Saturday, 6/30/2018

Nordic Social Horror

Films from Scandinavia

Breath in! Tina has to set herself free in BORDER

Wide open country, jagged coasts, and reticent detectives: this is how the countries of northern Europe often present themselves in the detective movies we see on TV. Yet Scandinavian film has much more to offer, as this year's entries at FILMFEST MÜNCHEN demonstrate. Socially critical and supernatural, genre film and classic drama: the films from up north blend familiar styles and motifs to create vivid cinematic experiences in social horror.

Gustav Möller has directed his Danish film THE GUILTY as a chamber play. The main part of the film is set in a police dispatcher's office. But as director Steven Knight did in NO TURNING BACK, showing Tom Hardy driving by himself, Möller succeeds in turning a haunting portrait of a man into a thriller that takes place almost exclusively in the mind of the viewer. Police officer Asger Holm was transferred to a desk job because of a mistake he'd made while on duty. Annoyed by his job, he takes seriously only a few of the distress calls he receives. But then a woman calls as she's being kidnapped by her husband. A race against time begins. What can Holm do with a telephone as his only weapon? This thriller plays out in real time and is full of surprises and exciting twists. Its most remarkable quality, however, is actor Jakob Cedergren (known to viewers from the crime series THE SANDHAMN MURDERS), who with every fiber of his being makes this one-man show exciting till the very end.

In the Swedish film BORDER, Danish-Iranian director Ali Abbasi integrates Nordic folklore and suspense into a love story about outsiders, thus creating a perfect image of isolation and fear of the "other". Customs officer Tina is the best person for her job, thanks to her sense of smell. A congenital condition enables her to smell everything, even the guilt or fear felt by smugglers as they try to get illegal goods across the border. At home, Tina lives isolated from society in a loveless relationship. Everything changes at once when she smells Vore, with whom she senses a connection because he seems to be like her. He doesn't try to fit in, though; he doesn't hide his animal side. Is his way of living a way for Tina to finally feel free? The decision is not that simple, since Vore's appearance inspires not only passion, but also the re-emergence of old family secrets.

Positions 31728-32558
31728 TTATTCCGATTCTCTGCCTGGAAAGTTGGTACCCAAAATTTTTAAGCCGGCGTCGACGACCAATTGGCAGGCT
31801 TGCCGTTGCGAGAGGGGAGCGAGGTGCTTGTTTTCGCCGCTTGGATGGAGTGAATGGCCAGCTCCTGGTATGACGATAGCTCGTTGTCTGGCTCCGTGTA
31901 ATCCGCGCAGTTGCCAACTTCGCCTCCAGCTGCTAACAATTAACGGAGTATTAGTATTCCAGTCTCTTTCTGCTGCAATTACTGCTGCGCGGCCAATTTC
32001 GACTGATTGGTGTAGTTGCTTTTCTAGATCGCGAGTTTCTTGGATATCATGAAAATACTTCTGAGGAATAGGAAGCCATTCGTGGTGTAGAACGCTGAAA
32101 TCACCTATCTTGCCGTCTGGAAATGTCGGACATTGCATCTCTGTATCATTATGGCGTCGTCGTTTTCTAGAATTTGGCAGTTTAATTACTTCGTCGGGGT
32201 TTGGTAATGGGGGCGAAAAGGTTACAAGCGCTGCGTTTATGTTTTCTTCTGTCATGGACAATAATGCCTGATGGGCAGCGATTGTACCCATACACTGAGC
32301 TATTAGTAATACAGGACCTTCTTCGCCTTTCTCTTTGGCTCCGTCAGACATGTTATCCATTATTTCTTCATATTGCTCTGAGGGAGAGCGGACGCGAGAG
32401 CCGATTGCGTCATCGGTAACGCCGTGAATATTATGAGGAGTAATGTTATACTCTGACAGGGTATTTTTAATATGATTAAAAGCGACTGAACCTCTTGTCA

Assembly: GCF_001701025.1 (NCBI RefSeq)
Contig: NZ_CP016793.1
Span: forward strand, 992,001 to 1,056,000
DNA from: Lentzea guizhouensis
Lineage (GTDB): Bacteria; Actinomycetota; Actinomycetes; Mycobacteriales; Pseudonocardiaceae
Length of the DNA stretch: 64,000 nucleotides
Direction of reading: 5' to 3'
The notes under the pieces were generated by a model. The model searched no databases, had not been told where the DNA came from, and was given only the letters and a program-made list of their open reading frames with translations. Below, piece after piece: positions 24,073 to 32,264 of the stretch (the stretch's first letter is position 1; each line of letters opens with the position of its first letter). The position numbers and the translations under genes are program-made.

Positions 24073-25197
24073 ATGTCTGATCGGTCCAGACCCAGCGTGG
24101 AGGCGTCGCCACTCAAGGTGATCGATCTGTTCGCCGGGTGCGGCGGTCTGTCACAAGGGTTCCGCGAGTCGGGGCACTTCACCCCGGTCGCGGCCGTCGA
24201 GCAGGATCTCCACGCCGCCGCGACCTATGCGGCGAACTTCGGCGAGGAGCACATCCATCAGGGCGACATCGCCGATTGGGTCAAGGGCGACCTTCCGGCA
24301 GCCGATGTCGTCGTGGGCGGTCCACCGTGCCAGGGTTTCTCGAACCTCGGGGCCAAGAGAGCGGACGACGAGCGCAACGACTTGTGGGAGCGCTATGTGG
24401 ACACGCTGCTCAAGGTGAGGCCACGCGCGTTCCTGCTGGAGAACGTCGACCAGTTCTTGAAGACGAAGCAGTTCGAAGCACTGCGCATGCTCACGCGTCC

Outsiders and their acceptance by others is also a theme in Jesper Ganslandt's JIMMIE. The Swedish director shows us a fictitious refugee crisis in Scandinavia. Needing to flee their country, Swedes head south, hide from police, nearly drown in the sea, and experience xenophobia. Caught up in all this is little Jimmie, whose father is taking him to freedom. The film is shot completely from the point of view of the four-year-old. The camera remains at his level, with lots of close-ups of his confused and frightened visage. By transposing the refugee crisis to another place, Ganslandt creates a new perspective on this current topic.